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FrRevol_601-650.indd 34 3/16/12 1:15 PM CHAPTER II Cursory View ofthe History ofEngland. It is painful to me to represent the English character in a disadvantageous light, even in past times. But this generous nation will listen without pain to all that reminds it that it is to its actual political institutions, to those institutions which it is in the power ofother nations to imitate, that it owes its virtues and its splendor. The puerile vanity ofbelieving themselves a separate race is certainly not worth, in the eyes of the English, the honor of encouraging mankind by their example. No people in Europe can be put on a parallel with the English since 1688; there are a hundred and twenty years of social improvement between them and the Continent. True liberty, established for more than a century among a great people, has produced the results which we witness; but in the preceding history of this people, there is more violence, more illegality, and, in some respects , a still greater spirit of servitude than among the French. The English always quote Magna Charta as the most honorable title of their ancient genealogy as free men; and in truth, such a contract between a nation and its king is an admirable thing. So early as the year 1215, personal liberty and the trial by jury are declared there in terms which might be used in our days. At this same period of the middle age there was, as we have mentioned in the Introduction, a movement of liberty throughout Europe. But knowledge and the institutions created by knowledge , not being yet diffused, there resulted nothing stable from this movement in England until 1688, that is, almost five centuries after Magna Charta. During all this period the charter was subject to incessant infractions . The successor ofhim who had signed it (Henry III, the son ofJohn) made war on his barons to release himselffrom the promises ofhis father. 1 1. This war ended in 1266 when Henry III Plantagenet reaffirmed the promises made in Magna Charta. FrRevol_601-650.indd 35 3/16/12 1:15 PM CHAPTER II. History ofEngland The barons had on this occasion favored the Third Estate, that they might find support in the people against the authority ofthe king. Edward I, the successor of Henry III, swore eleven times to maintain the great charter, which proves that he violated it even more often than that. Neither kings nor nations observe political oaths, except when the nature of things is such as to command sovereigns and satisfy the people. William the Conqueror had dethroned Harold; the House ofLancaster, in its turn, overset Richard II, and the act of election which called Henry IV to the throne was sufficiently liberal to be afterward imitated by Lord Somers in r688. On the accession of Henry IV, in 1399, attempts were made to renew the great charter, and the King at last promised to respect the franchises and liberty ofthe nation. But the nation did not then know how to make herself respected. The war with France/ the intestine wars between the Houses of York and Lancaster3 gave rise to the bloodiest scenes, and no history exhibits so many violations of individual liberty, so many executions, so many conspiracies of every kind. The result was that in the time of the famous Warwick,4 the "king-maker," a law was passed enjoining obedience to the actual sovereign, whether rightfully so or not, in order to avoid the arbitrary judicial condemnations to which changes in government necessarily gave rise. Next came the House of Tudor, which, in the person of Henry VII, united the rights of York and Lancaster.5 The nation was weary of civil war: the spirit of servitude succeeded, for a time, the spirit of faction. Henry VII, like Louis XI and Cardinal Richelieu, subjected the nobility and found means to establish the most complete despotism. Parliament, which has since been the sanctuary of liberty, served at that time only to sanction the most arbitrary acts by a false appearance ofnational consent; for there is not a better instrument of tyranny than an assembly when it is degraded. Flattery conceals itselfunder the appearance ofgeneral opinion , and fear, felt in common, almost resembles courage; so much do men 2. The Hundred Years' War (1337-1475). 3· The War of the Two Roses (1455- 85). 4· Richard Neville, Earl of Warwick (1428-71). 5· Henry VII Tudor, King of England...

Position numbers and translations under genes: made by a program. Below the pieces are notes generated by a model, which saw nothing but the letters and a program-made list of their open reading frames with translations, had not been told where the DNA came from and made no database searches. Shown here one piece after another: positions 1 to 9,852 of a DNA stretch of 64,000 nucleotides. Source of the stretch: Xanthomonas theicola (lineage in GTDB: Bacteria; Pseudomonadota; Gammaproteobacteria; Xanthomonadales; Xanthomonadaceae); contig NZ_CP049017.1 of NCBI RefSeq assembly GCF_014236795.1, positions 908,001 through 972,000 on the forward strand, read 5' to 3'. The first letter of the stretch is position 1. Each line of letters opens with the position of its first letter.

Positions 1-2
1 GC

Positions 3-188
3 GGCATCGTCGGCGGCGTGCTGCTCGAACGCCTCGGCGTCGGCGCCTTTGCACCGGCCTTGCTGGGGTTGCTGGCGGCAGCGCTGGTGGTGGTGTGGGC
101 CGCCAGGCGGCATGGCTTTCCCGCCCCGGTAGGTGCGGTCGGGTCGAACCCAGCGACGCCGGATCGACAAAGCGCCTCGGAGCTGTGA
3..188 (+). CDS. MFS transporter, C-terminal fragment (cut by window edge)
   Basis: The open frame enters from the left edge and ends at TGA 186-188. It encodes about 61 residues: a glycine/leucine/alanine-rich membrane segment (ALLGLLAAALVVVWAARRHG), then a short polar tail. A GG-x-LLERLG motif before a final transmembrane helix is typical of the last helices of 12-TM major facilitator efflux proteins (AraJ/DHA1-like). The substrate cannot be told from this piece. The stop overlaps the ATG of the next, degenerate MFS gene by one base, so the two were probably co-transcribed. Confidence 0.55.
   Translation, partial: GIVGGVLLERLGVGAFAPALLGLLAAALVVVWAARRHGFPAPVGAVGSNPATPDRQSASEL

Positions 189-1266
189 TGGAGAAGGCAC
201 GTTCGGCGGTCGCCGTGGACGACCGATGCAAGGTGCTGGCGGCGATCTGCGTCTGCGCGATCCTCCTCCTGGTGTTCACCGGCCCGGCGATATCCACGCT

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Additional Information

ISBN
9781614878636
Related ISBN
9780865977327
MARC Record
OCLC
836874520
Pages
834
Launched on MUSE
2014-01-01
Language
English
Open Access
No
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